• 15. be promoting their Virtual World exhibit through their website, so they needed to know that, if a thousand people showed up at once to look at the exhibit, that they weren’t going to have any issues. And that’s one of Blue Mars strengths. In addition, it just looks great, and it allows for interactivity that’s comparable with a high‐end video game. So we use LUA‐driven scripting in Blue Mars. And you can do a really, really impressive level of interactivity in the Virtual World. DOUG THOMPSON: I guess you can’t really guess what the unexpected will be, but they often talk about game environments and emergent game‐play. And you look at other Virtual World platforms, Second Life did not initially set out, for example, to be a commerce platform. They set out to be a game platform. And I wonder if you’re starting to see any early indications, as you look at what some of the developers are doing, of how Blue Mars might take off in directions maybe that you weren’t anticipating. What types of things are people building that are surprising you? JIM SINK: That’s one of my favorite things about this job, and it’s something that we knew from the gate that people were going to find ways to do things that we had never imagined, and it’s really, really fun. We’ve just recently opened up the doors, to let a good number of developers in, to start using the tools. Partners like VSE were really with us from the very beginning, and we’ve been working with them hand‐in‐hand as we’ve been improving our tool set and creating a more expansive platform. But this sort of second wave of developers who’ve come in recently with our new set of tools, they ask questions about, “I want to do it like this.” I probably shouldn’t give any specific examples right now because they haven’t talked about it publicly. But we’re really, really excited to see all of the different applications for Blue Mars. As I said before, we’re not really a content company; we’re a technology company. So the talent out there for creating these amazing experiences is already running, and we get pleasant surprises every day. DOUG THOMPSON: That’s one of the joys, I think, of Virtual Worlds in general. I was going to ask you a little bit, just before we wrap up, and I’ll maybe have time for another question or two from the audience. But I know that your Terms of Service and EULA Agreements are not yet available, but can you talk a little bit about what some of the principles will be that guide those? There’s been discussions, for example, Raph Koster at Metaplace uses something called an Avatar Bill of Rights to inform the Terms of Service. What are some of the principles as you think about how to construct those governance policies for Blue Mars? JIM SINK: That’s a tough one because we’re not finished with our, so I don’t want to go into any particular detail about what they’re going to be. I’d say, overall, it’s a balancing act between allowing self‐expression and then providing a safe environment. And, by safe, I mean legal and ultimately providing a space where people can protect their privacy. So I say we’re very careful about it. This is a path that has been carefully treaded by many people, and there are a lot of things to keep in mind. Luckily, we have a lot of great examples and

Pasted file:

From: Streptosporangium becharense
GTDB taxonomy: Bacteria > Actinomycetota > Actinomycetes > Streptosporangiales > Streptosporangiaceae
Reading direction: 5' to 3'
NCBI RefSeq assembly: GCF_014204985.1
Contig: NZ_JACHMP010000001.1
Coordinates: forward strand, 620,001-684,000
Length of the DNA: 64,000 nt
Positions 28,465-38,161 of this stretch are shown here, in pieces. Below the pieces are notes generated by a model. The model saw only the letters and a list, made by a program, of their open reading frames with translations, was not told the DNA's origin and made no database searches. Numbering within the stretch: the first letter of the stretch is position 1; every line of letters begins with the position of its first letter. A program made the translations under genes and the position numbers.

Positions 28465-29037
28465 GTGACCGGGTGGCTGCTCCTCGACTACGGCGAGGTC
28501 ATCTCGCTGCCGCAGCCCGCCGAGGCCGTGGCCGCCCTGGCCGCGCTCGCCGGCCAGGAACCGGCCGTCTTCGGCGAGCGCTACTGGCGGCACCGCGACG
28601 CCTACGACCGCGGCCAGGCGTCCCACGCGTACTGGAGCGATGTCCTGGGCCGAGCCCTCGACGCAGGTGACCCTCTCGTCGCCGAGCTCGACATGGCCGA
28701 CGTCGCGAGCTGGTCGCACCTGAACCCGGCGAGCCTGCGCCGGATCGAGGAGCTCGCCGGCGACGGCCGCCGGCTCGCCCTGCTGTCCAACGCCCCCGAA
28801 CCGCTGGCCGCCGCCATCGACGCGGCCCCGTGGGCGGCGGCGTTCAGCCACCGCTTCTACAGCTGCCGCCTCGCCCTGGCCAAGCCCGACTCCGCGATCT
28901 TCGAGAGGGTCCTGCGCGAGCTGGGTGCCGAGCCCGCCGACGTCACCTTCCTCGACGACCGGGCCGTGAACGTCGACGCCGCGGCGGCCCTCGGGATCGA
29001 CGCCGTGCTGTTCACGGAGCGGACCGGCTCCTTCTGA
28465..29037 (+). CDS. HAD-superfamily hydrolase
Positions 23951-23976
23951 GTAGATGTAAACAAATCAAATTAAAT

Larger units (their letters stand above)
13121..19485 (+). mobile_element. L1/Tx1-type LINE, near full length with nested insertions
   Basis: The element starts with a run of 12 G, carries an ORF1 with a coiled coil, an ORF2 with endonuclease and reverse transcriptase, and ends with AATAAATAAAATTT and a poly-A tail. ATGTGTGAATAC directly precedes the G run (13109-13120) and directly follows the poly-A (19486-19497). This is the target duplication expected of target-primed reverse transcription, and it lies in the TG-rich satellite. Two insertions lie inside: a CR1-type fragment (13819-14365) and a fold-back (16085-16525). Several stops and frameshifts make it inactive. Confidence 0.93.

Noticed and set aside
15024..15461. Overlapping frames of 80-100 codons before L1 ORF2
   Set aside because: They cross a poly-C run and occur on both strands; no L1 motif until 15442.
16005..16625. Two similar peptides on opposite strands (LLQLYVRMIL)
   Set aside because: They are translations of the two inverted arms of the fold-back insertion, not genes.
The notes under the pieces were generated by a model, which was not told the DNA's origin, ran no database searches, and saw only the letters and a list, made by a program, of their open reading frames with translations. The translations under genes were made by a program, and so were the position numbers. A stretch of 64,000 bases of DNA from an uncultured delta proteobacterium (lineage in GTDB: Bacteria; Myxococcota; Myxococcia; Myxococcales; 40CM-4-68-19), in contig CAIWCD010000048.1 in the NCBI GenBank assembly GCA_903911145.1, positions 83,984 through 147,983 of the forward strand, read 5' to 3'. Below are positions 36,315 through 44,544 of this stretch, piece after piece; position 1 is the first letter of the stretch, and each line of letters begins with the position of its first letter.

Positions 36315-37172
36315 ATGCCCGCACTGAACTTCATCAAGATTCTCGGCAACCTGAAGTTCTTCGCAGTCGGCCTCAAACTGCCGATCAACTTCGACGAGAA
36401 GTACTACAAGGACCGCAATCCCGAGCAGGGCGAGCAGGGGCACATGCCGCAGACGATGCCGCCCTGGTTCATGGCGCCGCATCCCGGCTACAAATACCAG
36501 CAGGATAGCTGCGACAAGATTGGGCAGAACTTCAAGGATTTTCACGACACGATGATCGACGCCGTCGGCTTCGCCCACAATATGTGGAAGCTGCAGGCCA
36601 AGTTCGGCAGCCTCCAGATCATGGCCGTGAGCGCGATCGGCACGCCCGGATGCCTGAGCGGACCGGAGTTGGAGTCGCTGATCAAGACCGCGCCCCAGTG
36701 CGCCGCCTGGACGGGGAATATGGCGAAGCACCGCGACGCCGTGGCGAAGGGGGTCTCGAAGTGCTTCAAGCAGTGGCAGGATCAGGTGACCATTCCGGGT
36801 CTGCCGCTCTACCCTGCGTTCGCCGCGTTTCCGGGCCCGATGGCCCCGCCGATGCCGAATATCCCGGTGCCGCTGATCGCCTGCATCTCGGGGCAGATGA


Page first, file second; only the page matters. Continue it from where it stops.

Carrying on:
• 16. very successful companies that have come before us, that have lit the path for us. So I think, in general, people will be very pleased with the path that we’re taking, and it’s certainly keeping users’ and developers’ interests in mind. DOUG THOMPSON: I’m going to try to get you to nail down some dates for us here. JIM SINK: Sure. DOUG THOMPSON: When do you think that you will start to see user‐level Beta, and when will you go into open Beta? What’s your timeframe? JIM SINK: We will go into open download for the client in August. I believe, in about two weeks‐‐and the guys will kill me for this, it might be three‐‐we’re actually going to open up download for the tools. Right now we have a pre‐registration process because we have this enormous list of developers who have signed on to get the tools. We’re rolling it out as fast as we can. We’re just making sure that our support services can scale as we let more people in, within two or three weeks. That’s just going to be a direct download. Anybody will be able to register as a developer and download the tools, and then, within two or three weeks after that, we’ll have open download for the client as well. We have a pre‐Beta client that comes with our development tools right now for people who want to get an early look at the World, but we’ve got some, I think, very impressive improvements to the client running here, with things like the interface and some of the additional content the developers have worked on. And we’re going to be rolling that out throughout the summer. DOUG THOMPSON: Any major technical hurdles still to overcome before you launch? JIM SINK: Well, you know, stability so far has been excellent. We’ve tested the platform to a couple of thousand connections. It runs quite well, and that’s simultaneous connections in a single region. There are always challenges. We’re really focused right now on streamlining the process for developers to get their content into the World. One of the ways that we’re doing that is by running an art competition, to help budding creators get their work out there into the World. And, at the same time, it’s a test bed for us to scale up, bring in content to the World at a high level. And those are some of the things that we’re tackling right now, and, when we get our flood of users after we’re open, I’m sure it’ll present wholly new challenges. DOUG THOMPSON: Well, best of luck as you close in on a wider launch. And I have to say I feel like I have to apologize for the audience today. I don’t think I remember quite so many questions for a couple of shows. We’ve got dozens and dozens of them, which I wish I could ask you, every single one of them. I’m wondering if we can entice you to come to the Metanomics website, where we can post some of the questions, and maybe you can come to the Metanomics website and answer them after. Or, of course, as Bettina Tizzy has just